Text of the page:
Popcorn at the ready
As the UK’s lockdown restrictions gradually lift, we’re all gagging to see things – anything! – again. Cinemas were some of the cultural institutions hardest-hit during this time, with doors locked and films delayed, leaving major chains such as Cineworld and Vue in dire straits, never mind independent venues. But come 17th May, cinemas across the world will be cranking up their projectors with a slew of appetising new films set to be screened.
Below, we’ve cherry-picked some of the most anticipated new flicks, from Chloé Zhao’s award-winning Nomadland to Darius Marder’s stunning debut Sound of Metal. Forget Netflix, this is how films are meant to be viewed.
In Darius Marder’s extraordinary debut feature, two worlds exist side by side. One is noisy, the other silent. Ruben, a drummer in a two-piece metal band with his girlfriend (played brilliantly by Olivia Cooke), was once of the former world, but after losing his hearing makes the uncomfortable transition into the latter. This is a film about a man who dedicated his life to sound learning how to be deaf. It is every bit as emotional as it sounds without ever falling into sentimental cliche and is every bit deserving of its six Academy Award nominations.
Read our interview with Marder here.
Sound of Metal by Darius Marder
Chloé Zhao’s Nomadland has been hotly-anticipated, not least due to its recent slew of Golden Globe and Academy Award nominations. Starring Frances McDormand as a resourceful woman who has taken to a nomadic lifestyle, the film follows her journey across the US in a van having been left bankrupt by the 2008 financial crash.
Blurring lines between fact and fiction – as Zhao did with her previous film, The Rider – Nomadland is a poignant and humanistic take on the great American story that paints a portrait of determination in the face of adversity.
Nomadland by Chloé Zhao
Billie Piper’s directorial debut, Rare Beasts, outlines the story of a disjointed relationship. Piper plays a cynical single mother married to the misogynistic arsehole Pete, who she was once smitten with because, well, she doesn’t quite know. All-in-all, it’s an oddball ride that continues the British filmmaking tradition of narrating kitchen sink realness via an abstract and humoured sensibility.
Rare Beasts by Billie Piper
Not an easy watch, Florian Zeller’s film The Father is centred around the titular character Anthony (played with every ounce of his talent by Sir Anthony Hopkins) who suffers from dementia. Addressing the disease through clever narrative, we understand the condition when Anthony’s daughter, played by Olivia Colman, comes to see him, and then returns but played by a different actor.
But then the apartment looks different, the furniture has changed, the wallpaper is unfamiliar. Gradually, details are changing as Anthony’s dementia dictates, leaving him confused and lost. Making the film all the more poignant, Zeller wrote it based on personal experience, as he saw his grandmother who raised him experience dementia when he was just fifteen.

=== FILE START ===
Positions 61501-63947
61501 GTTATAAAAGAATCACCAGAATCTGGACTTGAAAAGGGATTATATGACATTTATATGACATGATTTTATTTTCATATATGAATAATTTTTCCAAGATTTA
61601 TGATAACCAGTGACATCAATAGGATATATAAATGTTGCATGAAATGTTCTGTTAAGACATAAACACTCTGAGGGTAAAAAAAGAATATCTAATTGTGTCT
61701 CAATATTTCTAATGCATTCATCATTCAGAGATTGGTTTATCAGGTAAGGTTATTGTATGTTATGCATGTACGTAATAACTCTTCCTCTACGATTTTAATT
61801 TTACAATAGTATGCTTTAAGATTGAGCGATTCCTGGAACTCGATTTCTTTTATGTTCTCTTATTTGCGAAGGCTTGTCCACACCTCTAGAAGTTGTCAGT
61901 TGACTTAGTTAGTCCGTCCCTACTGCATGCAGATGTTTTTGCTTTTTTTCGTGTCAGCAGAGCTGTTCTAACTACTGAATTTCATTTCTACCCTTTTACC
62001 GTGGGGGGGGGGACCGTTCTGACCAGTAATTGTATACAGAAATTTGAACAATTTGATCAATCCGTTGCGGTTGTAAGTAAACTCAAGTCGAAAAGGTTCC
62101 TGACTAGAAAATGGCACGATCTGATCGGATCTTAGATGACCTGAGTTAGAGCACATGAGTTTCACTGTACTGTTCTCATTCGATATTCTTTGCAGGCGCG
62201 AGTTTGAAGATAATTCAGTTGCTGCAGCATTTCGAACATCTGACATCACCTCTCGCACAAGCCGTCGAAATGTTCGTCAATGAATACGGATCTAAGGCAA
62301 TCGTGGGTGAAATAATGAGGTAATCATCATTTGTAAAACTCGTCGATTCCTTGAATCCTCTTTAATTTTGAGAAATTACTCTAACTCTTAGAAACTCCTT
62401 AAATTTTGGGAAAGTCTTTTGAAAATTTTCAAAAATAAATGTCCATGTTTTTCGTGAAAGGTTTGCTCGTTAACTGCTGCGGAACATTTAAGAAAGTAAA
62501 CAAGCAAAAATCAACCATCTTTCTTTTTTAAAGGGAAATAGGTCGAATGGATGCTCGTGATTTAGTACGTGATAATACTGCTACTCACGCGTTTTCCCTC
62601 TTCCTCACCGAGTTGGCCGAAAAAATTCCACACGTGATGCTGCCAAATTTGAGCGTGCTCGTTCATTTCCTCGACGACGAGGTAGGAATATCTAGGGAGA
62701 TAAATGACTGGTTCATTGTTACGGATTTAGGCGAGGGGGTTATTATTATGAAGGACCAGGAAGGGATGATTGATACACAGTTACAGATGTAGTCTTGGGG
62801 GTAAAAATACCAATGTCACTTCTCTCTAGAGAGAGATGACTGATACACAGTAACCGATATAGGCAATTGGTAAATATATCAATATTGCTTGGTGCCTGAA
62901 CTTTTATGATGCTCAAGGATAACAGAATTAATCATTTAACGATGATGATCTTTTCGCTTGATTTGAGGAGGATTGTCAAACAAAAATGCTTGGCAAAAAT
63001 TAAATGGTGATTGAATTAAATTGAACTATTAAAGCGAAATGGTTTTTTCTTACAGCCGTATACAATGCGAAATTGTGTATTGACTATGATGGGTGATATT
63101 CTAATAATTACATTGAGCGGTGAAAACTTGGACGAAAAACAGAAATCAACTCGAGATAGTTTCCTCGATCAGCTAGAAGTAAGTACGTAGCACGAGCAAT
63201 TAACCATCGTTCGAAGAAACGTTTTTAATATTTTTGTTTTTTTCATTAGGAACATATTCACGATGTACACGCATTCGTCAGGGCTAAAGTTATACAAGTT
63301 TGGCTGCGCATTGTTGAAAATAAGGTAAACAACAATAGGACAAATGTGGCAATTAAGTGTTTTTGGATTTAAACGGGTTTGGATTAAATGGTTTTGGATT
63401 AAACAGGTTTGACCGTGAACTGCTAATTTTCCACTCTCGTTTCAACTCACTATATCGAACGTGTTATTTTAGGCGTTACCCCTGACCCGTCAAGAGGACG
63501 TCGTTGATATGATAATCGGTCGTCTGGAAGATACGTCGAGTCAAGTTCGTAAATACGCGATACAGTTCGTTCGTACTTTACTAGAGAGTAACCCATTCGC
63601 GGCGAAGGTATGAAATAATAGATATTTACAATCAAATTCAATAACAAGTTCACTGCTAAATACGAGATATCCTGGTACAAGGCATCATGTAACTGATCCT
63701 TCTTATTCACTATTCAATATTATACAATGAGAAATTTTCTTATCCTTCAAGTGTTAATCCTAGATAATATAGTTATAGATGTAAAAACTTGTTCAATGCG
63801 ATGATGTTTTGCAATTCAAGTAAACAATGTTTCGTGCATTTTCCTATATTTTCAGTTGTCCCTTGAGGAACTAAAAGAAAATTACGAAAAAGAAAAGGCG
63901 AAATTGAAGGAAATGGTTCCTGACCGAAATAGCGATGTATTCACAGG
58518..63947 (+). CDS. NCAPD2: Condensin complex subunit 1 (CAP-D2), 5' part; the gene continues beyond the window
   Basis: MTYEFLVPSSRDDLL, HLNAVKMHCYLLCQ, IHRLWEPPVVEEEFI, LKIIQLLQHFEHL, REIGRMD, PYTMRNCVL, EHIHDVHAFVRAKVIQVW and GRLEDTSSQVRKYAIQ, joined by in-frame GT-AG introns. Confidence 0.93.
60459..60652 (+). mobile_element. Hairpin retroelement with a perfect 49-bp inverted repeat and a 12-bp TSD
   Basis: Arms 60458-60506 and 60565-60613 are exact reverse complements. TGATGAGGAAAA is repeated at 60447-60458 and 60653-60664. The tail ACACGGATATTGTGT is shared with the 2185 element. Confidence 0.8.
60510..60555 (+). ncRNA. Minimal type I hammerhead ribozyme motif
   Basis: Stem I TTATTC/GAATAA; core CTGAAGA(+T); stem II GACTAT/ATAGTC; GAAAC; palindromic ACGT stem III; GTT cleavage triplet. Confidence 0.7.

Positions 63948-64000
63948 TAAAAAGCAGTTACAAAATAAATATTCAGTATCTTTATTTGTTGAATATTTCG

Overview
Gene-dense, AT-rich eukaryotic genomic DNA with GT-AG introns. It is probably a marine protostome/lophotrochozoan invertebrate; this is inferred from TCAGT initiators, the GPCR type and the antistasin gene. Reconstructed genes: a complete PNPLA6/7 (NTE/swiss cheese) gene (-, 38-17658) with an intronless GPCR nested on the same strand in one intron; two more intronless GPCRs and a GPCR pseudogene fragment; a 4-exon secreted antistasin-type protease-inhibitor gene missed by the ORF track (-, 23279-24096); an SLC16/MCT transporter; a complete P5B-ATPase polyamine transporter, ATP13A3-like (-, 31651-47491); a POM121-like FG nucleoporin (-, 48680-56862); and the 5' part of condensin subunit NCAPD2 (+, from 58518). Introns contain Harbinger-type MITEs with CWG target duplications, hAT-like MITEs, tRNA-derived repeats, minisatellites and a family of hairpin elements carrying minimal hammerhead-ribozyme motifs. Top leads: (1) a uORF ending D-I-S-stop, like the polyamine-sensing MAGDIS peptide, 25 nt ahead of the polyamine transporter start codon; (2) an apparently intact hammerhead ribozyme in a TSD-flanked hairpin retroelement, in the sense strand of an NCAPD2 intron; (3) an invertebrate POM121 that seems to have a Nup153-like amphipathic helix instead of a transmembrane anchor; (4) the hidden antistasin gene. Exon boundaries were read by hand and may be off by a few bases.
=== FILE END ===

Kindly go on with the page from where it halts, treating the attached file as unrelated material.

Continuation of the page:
The Father by Florian Zeller
Based on true events – only with added cinematic verve – The Courier tells the story of Greville Wynne (Benedict Cumberbatch): a British businessman who is persuaded by the CIA and British intelligence to act as a courier for a high-ranking Soviet official, Oleg Penkovsky (Merab Ninidze). Penkovsky has agreed to spy for the West during the Cold War and the lead up to the Cuban Missile Crisis, meaning its touch and go stuff for the Batch. Directed by Dominic Cooke, there’s as much enjoyment in the story as in the imagery, with a full 60s immersion that includes cars, fashion and Cumberbatch’s retro moustache.
The Courier by Dominic Cooke
In the opening scenes of Minari, a family of four drive through the sprawling nothingness of rural Arkansas before pulling up at their new home. Somewhere between a caravan and a bungalow, the two children can hardly conceal their disappointment. Their father meanwhile, a first generation Korean migrant who arrived in America together with his wife in search of a prosperous future, is the only one who seems excited, and he soon begins putting his dreams of a farm into action.
It would be easy to categorise Minari as a classic tale of an ill-fated pursuit of the American dream, a parable of losing sight of what really matters in the face of some grand redemptive struggle. It is of course all these things and so much more. Minari is a stunningly beautiful film that goes right to the core of an issue that could not be more current.
Minari by Lee Isaac Chung
Based on the short play by French poet and playwright Jean Cocteau, Almodóvar‘s new film takes an old classic to new heights courtesy of a sublime performance from Tilda Swinton. First performed in 1930, the original story is set in Paris, where a young woman speaks to her estranged lover over the phone for an hour. He is about to leave her for someone else, condemning the play’s sole performer to misery and depression. In Almodóvar’s masterful hands, the story is translated to the screen without losing any of its raw emotional potency.
The Human Voice by Pedro Almodóvar
Everyone’s (least) favourite puppet torturer is back, maybe. It’s years on from the previous Saw films and Jigsaw is believed dead, until suddenly New York is once again shaken by a series of morbid crimes. Esteemed police officer (Samuel L. Jackson), brash detective Ezekiel “Zeke” Banks (Chris Rock) and his rookie partner (Max Minghella) are on the case, but this is a game where nobody comes out a winner.
Directed by Saw franchise veteran Darren Lynn Bousman, while the film is written as more of a thriller than the previous grisly horrors, there’s still plenty of gore to satisfy blood-thirsty OG fans.
Spiral by Darren Lynn Bousman
Read our guide of the essential exhibitions to see once lockdown lifts here.